In January 2010, a 7.0 magnitude earthquake rocked Haiti’s capital city, Port-au-Prince. The earthquake left more than 1.5 million people homeless, and a year later, almost 1 million still live in more than 1,000 tent cities in and around Port-au-Prince.
Valerie Kaussen, an associate professor of French in the Romance Languages Department was conducting research in Port-au-Prince, Haiti, when the 7.0 magnitude earthquake hit and has encouraged students and faculty to donate money and supplies as aid for Haiti.
“Haiti has fallen out of the news, but the humanitarian crisis is on-going,” Kaussen said.
MU invited two Haitians to speak to the MU community on “Post-Earthquake Haiti: Housing Crisis, Displacement and the State,” Thursday night at the Gaines/Oldham Black Culture Center.
Reyneld Sanon, a Haitian grassroots activist and a founder of Force for Reflection and Action on Housing, is putting pressure on the Haitian government to help the people in these so-called tent cities.
The housing crisis is growing as private landowners return and evacuate tent cities on their land. Sanon said often these “owners” don’t even have deeds and the people have nowhere else to go.
He cited Article 22 of the Haitian constitution that promises fair housing for the people. He said the government has done nothing to help the people suffering under plastic, rags and cardboard.
“Those people do nothing but go to the beach and rape women,” Sanon said about the current government.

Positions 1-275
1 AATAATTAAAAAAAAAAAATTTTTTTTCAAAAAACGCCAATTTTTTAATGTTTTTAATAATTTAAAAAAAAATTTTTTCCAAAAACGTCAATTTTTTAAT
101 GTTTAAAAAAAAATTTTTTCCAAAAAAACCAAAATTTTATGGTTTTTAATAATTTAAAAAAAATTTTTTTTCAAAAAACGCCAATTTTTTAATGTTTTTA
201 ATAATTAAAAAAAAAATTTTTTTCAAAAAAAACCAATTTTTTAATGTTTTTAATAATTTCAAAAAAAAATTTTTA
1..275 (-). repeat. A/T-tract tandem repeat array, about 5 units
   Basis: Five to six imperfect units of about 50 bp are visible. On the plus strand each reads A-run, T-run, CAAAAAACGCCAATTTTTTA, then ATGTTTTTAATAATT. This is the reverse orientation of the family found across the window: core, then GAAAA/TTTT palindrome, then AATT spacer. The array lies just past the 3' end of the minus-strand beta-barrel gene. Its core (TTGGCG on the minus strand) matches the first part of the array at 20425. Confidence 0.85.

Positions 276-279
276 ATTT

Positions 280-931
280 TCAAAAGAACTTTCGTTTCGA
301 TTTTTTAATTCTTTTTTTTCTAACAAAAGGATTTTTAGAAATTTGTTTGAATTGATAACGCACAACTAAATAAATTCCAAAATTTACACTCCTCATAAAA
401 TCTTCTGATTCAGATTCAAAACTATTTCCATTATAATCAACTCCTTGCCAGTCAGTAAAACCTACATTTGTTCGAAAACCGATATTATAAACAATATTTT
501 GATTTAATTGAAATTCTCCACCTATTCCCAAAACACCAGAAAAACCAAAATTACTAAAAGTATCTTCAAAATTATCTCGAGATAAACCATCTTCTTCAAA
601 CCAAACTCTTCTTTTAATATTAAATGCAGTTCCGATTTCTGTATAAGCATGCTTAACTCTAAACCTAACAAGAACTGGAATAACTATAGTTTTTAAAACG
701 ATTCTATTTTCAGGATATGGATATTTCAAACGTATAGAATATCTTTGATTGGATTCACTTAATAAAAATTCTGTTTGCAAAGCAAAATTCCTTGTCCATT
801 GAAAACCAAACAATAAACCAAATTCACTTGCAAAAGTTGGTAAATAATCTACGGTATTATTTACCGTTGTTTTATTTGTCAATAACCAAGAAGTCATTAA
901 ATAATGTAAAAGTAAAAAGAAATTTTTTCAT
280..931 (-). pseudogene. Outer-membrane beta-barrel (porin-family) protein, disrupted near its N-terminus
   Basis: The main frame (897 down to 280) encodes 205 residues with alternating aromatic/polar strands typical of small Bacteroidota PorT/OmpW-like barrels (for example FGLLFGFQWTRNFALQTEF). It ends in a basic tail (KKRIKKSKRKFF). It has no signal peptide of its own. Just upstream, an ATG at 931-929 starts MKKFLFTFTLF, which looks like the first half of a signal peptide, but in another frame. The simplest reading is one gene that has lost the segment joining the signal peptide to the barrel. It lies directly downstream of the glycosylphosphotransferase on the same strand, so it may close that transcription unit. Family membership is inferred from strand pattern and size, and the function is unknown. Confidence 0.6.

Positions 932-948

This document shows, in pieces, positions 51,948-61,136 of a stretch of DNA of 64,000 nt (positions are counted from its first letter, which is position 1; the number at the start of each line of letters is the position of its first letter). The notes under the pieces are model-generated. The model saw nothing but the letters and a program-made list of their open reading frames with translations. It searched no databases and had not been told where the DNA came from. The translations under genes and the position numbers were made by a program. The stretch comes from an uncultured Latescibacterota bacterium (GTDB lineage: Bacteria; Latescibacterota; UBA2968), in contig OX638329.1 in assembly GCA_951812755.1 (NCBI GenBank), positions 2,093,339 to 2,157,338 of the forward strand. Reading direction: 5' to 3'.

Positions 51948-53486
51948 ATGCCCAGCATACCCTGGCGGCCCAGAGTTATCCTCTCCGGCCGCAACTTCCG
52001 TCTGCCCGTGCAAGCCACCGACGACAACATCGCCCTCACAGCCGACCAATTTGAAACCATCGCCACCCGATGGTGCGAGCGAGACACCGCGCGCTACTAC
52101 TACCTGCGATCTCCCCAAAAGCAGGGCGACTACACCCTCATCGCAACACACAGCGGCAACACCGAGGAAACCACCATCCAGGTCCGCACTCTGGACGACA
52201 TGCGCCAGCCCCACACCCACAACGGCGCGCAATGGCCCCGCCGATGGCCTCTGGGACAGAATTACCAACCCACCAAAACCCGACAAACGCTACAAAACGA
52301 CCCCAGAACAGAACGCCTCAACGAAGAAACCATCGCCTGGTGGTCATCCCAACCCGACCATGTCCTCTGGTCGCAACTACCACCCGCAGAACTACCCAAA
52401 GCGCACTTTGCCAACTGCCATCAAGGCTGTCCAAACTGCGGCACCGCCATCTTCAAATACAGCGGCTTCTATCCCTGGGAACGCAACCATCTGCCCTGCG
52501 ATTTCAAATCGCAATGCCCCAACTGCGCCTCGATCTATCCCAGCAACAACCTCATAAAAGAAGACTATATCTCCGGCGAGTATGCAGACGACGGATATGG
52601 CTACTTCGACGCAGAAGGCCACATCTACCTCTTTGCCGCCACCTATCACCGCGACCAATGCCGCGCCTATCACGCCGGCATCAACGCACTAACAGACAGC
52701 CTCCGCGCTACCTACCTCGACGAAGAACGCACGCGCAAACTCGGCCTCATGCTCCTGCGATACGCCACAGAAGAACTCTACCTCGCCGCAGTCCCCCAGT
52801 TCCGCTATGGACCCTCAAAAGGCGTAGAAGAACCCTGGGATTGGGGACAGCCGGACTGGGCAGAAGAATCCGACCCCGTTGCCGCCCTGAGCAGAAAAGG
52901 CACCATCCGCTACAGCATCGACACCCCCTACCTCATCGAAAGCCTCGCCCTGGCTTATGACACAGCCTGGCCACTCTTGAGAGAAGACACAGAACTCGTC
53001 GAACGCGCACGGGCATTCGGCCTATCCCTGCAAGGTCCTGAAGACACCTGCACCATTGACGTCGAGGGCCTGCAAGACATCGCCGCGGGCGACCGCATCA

Sanon called for the denunciation of the spending and waste by non-governmental organizations and the removal of United Nations troops. He criticized Red Cross workers and religious organizations for evacuating the homeless from their land. He called the Clinton Bush Haiti Fund apartheid in that it only helps those few who were homeowners before the earthquake. He said he believes bigger countries have taken away Haiti’s sovereignty and names the United States among them.
Jean-Germain Gros, associate professor of political science at UM-St. Louis, said the housing crisis existed before the earthquake. There are not reliable property rights or building codes in Haiti. Once someone found an open piece of land, he or she built a home. Engineers, architects and state inspections were not involved in most cases.
There was also no living memory of an earthquake in Haiti. The people did not know what to do when they felt the ground tremble. Used to hurricanes, they ran inside their unsteady homes and were thus entombed inside when the houses collapsed.
“The earthquake was the trigger, but the lack of a Haitian state provided the explosives,” Gros said.
When asked about the future of the tent cities, Gros said he was afraid those people would never get off the streets. The tent cities of today might just turn into the slums of tomorrow.
Gros said Haiti is a failed state. In essence, there are three parallel governments in Haiti. The UN, NGOs and the actual state government of Haiti. The country is stuck in a vicious cycle of failure. International aid does not trust the state with money so they give it to the 10,000 NGOs in Haiti. By withholding the money from the state, the nations are ensuring that the Haitian government remains powerless. The people trust the NGOs over their government because the NGOs have the money. The people are then reluctant to pay taxes because they do not trust the government.
“You can’t rebuild Haiti until you rebuild the state,” Gros said. “At some point, you have to start trusting (the government).”